Thanks for the information you regularly shares with us all, Mr Kuska.

About blackspot, and after years growing many different roses, I wonder if the “breeding resistant roses” is not simply a bad answer to a good question . I had many “resistant” ones, that did very badly after 5 years without problems. As if the infection “learned” how to catch the place. It’s the same problem as with the antibiotics in medicine.

The other way, I have some Roses known to be very sensible to BS. After some years, the problem tends to vanish.

I’m thus here with some modern “resistant” roses full of BS

and others like “Baron Girod de l’Ain”, “Arthur de Sansal” and others “fragile” roses (Roger Lambellin!) without any problems more.

Best wishes,


Published in: ISHS Acta Horticulturae 547: III International Symposium on Rose Research and Cultivation


Authors: T. Debener, B. von Malek, L. Mattiesch, H. Kaufmann


“A large collection of rose genotypes was screened for resistance to blackspot caused by Diplocarpon rosae. To date 28 genotypes which display a high level of resistance could be identified. In parallel the interaction between blackspot and roses was investigated genetically. After characterising six physiological races a single dominant resistance gene against one of the races was characterised and several closely linked markers were identified.”


Pierre wrote:>

If sprayed and with single clone large plantings (or inbred crops) you are right. Vegetable breeders dot think like you do when a new resistance leads to more virulent desease strains prevalence.

There are several answers to this problem.

First is avoid spraying in order not to favor the more virulent (sneller developing and often more damaging) desease strains.

Another is avoid single clone plantings that allows easier virulent desease strains selection.

A strategy is to plant succeptible vars next to the resistant ones large planting.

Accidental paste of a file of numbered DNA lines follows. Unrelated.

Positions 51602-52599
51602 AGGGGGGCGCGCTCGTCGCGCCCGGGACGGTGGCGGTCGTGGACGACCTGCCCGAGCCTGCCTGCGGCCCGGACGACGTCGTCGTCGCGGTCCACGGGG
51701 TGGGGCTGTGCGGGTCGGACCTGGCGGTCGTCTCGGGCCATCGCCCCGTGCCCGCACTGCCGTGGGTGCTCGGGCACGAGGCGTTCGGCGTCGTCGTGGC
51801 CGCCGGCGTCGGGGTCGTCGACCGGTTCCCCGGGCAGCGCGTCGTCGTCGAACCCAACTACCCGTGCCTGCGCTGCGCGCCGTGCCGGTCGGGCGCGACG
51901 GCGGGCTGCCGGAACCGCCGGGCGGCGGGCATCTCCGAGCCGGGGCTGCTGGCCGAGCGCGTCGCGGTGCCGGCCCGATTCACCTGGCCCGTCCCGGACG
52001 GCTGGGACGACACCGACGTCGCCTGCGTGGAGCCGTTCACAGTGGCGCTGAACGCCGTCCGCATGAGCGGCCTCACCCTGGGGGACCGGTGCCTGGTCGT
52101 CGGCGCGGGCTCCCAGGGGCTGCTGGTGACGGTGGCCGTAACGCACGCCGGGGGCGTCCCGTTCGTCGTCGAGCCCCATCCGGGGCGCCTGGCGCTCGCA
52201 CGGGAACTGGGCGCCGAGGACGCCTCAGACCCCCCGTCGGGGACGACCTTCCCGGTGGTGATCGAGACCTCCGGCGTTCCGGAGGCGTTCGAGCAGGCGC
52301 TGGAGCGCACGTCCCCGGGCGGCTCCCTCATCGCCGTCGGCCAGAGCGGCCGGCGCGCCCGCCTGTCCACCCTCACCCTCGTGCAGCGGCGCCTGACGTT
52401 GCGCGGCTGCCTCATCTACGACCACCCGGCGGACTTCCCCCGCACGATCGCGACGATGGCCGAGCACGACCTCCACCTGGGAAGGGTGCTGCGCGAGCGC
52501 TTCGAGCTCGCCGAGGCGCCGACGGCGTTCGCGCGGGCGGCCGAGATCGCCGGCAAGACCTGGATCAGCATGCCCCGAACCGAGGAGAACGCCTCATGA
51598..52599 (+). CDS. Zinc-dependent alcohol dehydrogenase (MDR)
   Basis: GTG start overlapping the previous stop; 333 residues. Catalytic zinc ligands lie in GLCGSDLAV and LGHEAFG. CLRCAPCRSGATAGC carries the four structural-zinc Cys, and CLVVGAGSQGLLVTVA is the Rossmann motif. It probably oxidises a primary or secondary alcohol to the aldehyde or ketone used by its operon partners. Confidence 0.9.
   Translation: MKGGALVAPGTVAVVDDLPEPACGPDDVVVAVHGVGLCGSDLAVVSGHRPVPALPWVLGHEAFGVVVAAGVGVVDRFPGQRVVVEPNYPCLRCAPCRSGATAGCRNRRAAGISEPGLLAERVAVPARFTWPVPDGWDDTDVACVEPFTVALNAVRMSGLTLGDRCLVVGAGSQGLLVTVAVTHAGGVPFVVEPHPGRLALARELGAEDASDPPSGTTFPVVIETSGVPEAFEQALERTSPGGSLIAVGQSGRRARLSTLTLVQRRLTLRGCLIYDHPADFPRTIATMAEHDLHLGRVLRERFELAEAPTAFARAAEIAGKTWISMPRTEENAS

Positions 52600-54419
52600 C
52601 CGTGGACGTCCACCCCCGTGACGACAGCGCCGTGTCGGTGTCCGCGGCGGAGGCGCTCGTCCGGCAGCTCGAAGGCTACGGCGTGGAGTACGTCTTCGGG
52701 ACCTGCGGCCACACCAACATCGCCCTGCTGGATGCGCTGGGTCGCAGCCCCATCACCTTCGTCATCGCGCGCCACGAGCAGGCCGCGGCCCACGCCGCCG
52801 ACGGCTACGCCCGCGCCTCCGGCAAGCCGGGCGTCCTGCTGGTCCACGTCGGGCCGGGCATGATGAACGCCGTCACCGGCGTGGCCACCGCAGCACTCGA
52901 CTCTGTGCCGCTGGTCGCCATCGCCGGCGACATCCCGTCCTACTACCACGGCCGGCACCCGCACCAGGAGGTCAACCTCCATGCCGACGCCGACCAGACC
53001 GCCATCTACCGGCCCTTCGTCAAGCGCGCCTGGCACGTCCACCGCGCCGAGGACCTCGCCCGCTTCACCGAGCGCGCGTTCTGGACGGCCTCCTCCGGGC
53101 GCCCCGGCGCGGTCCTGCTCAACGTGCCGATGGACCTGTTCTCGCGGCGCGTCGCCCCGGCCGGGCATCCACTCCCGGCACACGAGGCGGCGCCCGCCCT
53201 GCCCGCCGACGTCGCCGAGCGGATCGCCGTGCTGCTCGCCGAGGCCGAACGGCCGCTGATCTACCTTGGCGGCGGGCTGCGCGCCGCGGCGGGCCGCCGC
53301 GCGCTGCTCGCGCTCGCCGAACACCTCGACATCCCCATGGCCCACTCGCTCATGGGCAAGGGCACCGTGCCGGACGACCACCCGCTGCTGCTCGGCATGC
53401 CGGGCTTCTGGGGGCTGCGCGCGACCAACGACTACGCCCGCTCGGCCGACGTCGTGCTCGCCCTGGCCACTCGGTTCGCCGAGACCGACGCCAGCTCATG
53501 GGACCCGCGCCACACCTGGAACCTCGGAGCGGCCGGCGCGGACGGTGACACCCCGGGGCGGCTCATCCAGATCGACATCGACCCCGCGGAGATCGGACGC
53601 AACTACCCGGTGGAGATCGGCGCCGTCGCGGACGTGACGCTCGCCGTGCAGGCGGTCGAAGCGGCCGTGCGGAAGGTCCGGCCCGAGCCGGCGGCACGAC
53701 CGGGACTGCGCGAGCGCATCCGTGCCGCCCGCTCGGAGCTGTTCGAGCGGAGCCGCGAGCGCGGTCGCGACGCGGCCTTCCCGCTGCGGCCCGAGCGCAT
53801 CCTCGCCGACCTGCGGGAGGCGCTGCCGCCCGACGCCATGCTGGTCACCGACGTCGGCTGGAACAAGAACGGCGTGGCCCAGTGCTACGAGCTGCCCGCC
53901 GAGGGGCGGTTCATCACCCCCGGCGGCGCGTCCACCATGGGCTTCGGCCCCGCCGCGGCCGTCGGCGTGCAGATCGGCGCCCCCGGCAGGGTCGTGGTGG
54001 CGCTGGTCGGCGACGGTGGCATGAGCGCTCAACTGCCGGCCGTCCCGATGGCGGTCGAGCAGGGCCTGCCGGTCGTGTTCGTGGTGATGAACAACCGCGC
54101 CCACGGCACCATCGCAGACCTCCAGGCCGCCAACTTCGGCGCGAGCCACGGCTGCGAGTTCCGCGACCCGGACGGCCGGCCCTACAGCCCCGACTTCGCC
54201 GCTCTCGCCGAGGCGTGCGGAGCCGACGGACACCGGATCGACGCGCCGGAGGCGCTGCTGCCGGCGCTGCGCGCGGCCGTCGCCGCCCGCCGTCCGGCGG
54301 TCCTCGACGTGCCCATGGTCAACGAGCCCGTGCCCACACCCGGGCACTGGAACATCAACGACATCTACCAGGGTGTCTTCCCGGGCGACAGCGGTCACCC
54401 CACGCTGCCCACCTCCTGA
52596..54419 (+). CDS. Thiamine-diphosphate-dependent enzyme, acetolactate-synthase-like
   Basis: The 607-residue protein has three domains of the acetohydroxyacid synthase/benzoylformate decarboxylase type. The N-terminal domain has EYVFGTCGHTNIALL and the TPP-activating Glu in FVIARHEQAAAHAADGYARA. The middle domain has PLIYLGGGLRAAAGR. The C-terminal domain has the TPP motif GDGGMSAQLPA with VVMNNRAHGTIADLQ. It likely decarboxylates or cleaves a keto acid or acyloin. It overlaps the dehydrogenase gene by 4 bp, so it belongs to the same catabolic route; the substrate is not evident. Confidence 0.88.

Then breed for more steady tolerance factors. Resistance is specific when tolerance is not

as you can see with species and Teas.

Friendly yours

Pierre Rutten

Hello Mister Rutten,

I grow 200 different varieties of roses,and moreover there are other plants as companions.

And I never spray my roses.

According to what you wrote, this could be the reasons why I have very few problems.

But I believe to convince the normal gardeners to change their landscaping habits will be a tough job…

Thanks and best wishes,

Pierre Lauwers.

Where is the problem?

A wellknown showroses guru aggressed me on a forum when I wrote about breeding desease resistant roses a few years ago. He wrote that as I did not wanted to spray I was a poor rose lover and that such roses would be “boring” in his opinion.

Obviously for him Kordes, Meilland or lately Austin are making a big mistake when breeding desease resistant roses.

Evidently such roses will be more appraised by the no spray or reluctant to spray gardeners majority than by such rose experts.


Pierre Rutten

Hello Mr Rutten,

I believe roses shows and collections like mine to be two different worlds.

I would not even mind attend a show with my beautifulest roses.

Thus maybe the breeding process must follow a clear choice between the two from the very start. This is already the case with the distinction made with the roses breed for the cut flower market.

But in this the “Rosiers-paysage” is not sufficient, we must have refined individual flowers too.

Best wishes,

Pierre Lauwers.